Okay. ‘fessing up, however irritating, I admit to being heavily influenced by  weather. Any kind. Up or down. Good or bad. Rain or shine. It decides me. Embarrassing in the extreme ‘cuz weather.

I enjoy spring and autumn. Not fond of the other two. Wet and cold are not prime conditions for my temperament. I should be a San Diego girl. By the sea. On the beach. Salt air. Warm sand. Blue skies.

I suppose I idealize San Diego, Santa Barbara, Manhattan Beach because, well, Cleveland! The fave saying here is, re the weather, “Wait five minutes. There will be something you like.” Weather change is ever present, which likely is the reason I lose patience with “climate change” and all the scare tactics that come with those words. Similar to “the sky is falling!” Well. Yes.

To drive the point home to any viewer, this morning on WVIZ, here we are in Indonesia, where there is drought this year, quite different from flooding that occurred five years ago. Read that again. We’re measuring climate change in, what, five year increments?  Let’s all migrate to San Diego. That place by the seaside that has a constant temperature and sunny days. Weather Utopia.

Can we get a grip here? Are the Bedouin griping on the Sahara? You know, where it’s blazing hot all day and  chattering cold all night. That desert place where there’s sand as far as the eye can see, in every direction.  If that’s unappealing, will there be a Bedouin move to get rid of all that gritty, blowing sand?

Here is the point: weather is. It changes. To better understand how it changes is tracked very well across long periods of time. Lots of charts. Lots of awareness. But few of us study those things. It requires the long view. Weather is not about what happens between Monday and Friday with particular attention paid to weekends in the summer on Lake Erie.

If  you have survived seven or so decades and live east of the Rockies, likely you owned….and had many occasions to use….a fine sled that was well employed every winter. And like me, if you are short now and were then, snow drifts were higher, and more frequent. You had many days to make snow men, snow balls and chapped cheeks. You played outside. In it. Hot chocolate on the stove was as present as Mama’s coffee pot. Mittens steaming on the radiator hissed and dripped. Like my nose. It was winter, for Pete’s sake. No one whined that climate was changing. That’s what climate does. With any luck, we could count on weather changing to spring. Just wait a bit.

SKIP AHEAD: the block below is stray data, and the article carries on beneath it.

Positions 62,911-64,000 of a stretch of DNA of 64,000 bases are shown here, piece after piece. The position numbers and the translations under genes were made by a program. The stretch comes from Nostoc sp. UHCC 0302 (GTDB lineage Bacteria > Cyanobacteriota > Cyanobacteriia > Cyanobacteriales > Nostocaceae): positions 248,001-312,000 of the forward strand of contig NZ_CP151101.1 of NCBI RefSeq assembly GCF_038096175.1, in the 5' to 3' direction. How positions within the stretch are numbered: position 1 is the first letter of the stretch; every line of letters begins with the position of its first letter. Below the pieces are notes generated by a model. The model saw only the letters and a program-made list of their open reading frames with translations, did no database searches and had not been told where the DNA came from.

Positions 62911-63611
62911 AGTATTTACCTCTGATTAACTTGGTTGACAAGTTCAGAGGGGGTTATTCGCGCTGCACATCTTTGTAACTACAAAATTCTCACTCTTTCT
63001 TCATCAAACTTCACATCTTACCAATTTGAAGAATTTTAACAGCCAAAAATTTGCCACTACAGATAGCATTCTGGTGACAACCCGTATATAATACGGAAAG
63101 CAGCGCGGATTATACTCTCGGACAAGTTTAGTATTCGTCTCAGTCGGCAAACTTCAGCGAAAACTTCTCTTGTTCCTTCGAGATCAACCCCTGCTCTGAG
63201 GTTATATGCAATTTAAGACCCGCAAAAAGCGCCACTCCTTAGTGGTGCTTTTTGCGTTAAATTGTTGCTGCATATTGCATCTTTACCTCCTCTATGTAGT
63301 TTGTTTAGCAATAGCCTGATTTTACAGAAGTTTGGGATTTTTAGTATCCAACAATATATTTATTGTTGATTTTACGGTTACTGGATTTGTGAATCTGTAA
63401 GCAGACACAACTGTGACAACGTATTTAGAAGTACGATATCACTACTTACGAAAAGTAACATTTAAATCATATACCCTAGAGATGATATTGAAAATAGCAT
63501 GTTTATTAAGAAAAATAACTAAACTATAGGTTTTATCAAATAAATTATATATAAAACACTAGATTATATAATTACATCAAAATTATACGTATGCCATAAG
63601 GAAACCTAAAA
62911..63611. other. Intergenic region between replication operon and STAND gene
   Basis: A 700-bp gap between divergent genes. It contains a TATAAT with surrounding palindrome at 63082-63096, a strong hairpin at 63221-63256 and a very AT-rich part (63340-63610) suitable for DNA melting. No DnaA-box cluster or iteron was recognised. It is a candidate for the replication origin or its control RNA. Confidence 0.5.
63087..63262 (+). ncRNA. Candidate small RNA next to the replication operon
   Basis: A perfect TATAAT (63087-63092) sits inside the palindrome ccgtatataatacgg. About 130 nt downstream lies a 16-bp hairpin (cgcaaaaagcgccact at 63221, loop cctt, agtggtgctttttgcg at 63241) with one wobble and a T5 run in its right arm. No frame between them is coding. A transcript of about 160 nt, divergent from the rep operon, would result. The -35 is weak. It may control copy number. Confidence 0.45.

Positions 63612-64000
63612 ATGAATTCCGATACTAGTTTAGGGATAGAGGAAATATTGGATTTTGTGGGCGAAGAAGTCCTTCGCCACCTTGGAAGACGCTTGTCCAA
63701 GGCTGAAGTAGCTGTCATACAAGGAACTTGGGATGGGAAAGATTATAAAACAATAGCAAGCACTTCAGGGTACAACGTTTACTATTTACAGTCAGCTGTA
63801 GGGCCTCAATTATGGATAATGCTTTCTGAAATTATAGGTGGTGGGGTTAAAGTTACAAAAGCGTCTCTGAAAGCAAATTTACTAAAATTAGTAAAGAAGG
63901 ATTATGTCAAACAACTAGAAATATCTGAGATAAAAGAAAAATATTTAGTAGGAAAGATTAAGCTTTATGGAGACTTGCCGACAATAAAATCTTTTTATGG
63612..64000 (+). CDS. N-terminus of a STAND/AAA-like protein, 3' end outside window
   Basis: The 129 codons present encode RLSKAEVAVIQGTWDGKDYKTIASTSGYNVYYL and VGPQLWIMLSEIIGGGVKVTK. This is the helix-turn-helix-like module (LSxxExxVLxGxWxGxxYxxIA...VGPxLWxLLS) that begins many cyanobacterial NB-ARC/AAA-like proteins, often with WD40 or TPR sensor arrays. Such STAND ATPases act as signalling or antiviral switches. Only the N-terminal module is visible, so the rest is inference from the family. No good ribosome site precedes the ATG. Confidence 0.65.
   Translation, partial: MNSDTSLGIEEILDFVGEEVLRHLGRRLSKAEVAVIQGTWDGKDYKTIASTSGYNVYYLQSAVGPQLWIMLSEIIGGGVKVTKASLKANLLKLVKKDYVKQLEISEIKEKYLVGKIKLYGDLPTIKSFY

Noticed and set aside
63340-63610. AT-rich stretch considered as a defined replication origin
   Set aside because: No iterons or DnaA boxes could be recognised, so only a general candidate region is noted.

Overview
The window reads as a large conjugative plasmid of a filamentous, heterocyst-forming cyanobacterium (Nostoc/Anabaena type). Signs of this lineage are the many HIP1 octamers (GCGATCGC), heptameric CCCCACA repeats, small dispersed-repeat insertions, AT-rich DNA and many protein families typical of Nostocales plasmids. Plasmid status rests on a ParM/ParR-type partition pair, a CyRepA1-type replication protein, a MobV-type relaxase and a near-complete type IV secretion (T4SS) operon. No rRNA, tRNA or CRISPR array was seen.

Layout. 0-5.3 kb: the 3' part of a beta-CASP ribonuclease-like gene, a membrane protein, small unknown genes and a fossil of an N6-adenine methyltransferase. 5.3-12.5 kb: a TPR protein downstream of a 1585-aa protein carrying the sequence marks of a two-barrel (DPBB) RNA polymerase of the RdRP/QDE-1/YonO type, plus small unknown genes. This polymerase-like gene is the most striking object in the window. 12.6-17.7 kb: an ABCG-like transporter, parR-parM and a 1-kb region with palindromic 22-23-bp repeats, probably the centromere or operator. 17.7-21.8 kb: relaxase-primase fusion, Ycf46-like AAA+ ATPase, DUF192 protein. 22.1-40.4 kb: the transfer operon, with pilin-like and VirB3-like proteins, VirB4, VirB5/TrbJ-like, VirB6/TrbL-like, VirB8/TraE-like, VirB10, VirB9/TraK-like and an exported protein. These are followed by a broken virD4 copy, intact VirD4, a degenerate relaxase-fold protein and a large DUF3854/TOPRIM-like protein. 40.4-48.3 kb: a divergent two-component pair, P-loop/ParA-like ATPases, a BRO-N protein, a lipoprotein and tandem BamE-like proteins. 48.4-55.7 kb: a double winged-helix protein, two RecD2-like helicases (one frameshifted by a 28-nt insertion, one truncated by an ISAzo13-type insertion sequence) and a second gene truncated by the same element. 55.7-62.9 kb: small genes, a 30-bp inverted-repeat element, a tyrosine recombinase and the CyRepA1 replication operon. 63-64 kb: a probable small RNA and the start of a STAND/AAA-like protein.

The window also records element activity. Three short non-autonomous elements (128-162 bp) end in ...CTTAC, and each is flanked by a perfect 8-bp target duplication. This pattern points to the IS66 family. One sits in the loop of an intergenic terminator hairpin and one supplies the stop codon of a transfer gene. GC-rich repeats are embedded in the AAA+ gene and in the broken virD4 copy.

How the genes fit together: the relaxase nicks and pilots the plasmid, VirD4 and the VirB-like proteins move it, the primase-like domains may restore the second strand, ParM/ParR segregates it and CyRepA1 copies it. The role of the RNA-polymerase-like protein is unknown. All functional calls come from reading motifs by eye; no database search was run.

We have had unseasonably warm days through November. Blessedly warm days extending the outside time, never mind that it gets dark sooner. But this morning opened at 27 degrees. Bright sunshine fools the mind, the east windows  golden with sunlight. All the roofs across my little pond are frosted and staying that way. I don’t need to consult the thermometer to know that means it is very cold. The pond wears a clear hard skin, its first layer for this season. Morning shimmers across its small expanse, lighting the feathers of the red tail hawk staring, dead still, hoping for a field mouse. The usual collection of birds crowd the feeder, their activity keeping them warm. Industrious chickadees bang the sunflower seeds against the dogwood branches. They bring joy with their presence. The seed level drops before my very eyes. It is a small contribution that brings great pleasure.

Because we have seasonal change, I suppose I have less awareness of perpetual drought, and desert. And high temperatures unrelieved. But why do I feel that those norms for tropical climes are held up as my norm? Changes in climate are very long-term. Making comparisons of then and now are interpreted through the filter of awareness or lack of, age and comprehension….for instance, a heavy snow fall when I was a sledding child felt very different than now, when a small flurry makes me anxious. Then, it was excitement, anticipation, wonderful wetness, beautiful to see. Now? Treacherous, messy- wet. Typing that says “loss”. Did I really enjoy playing in snow that much?



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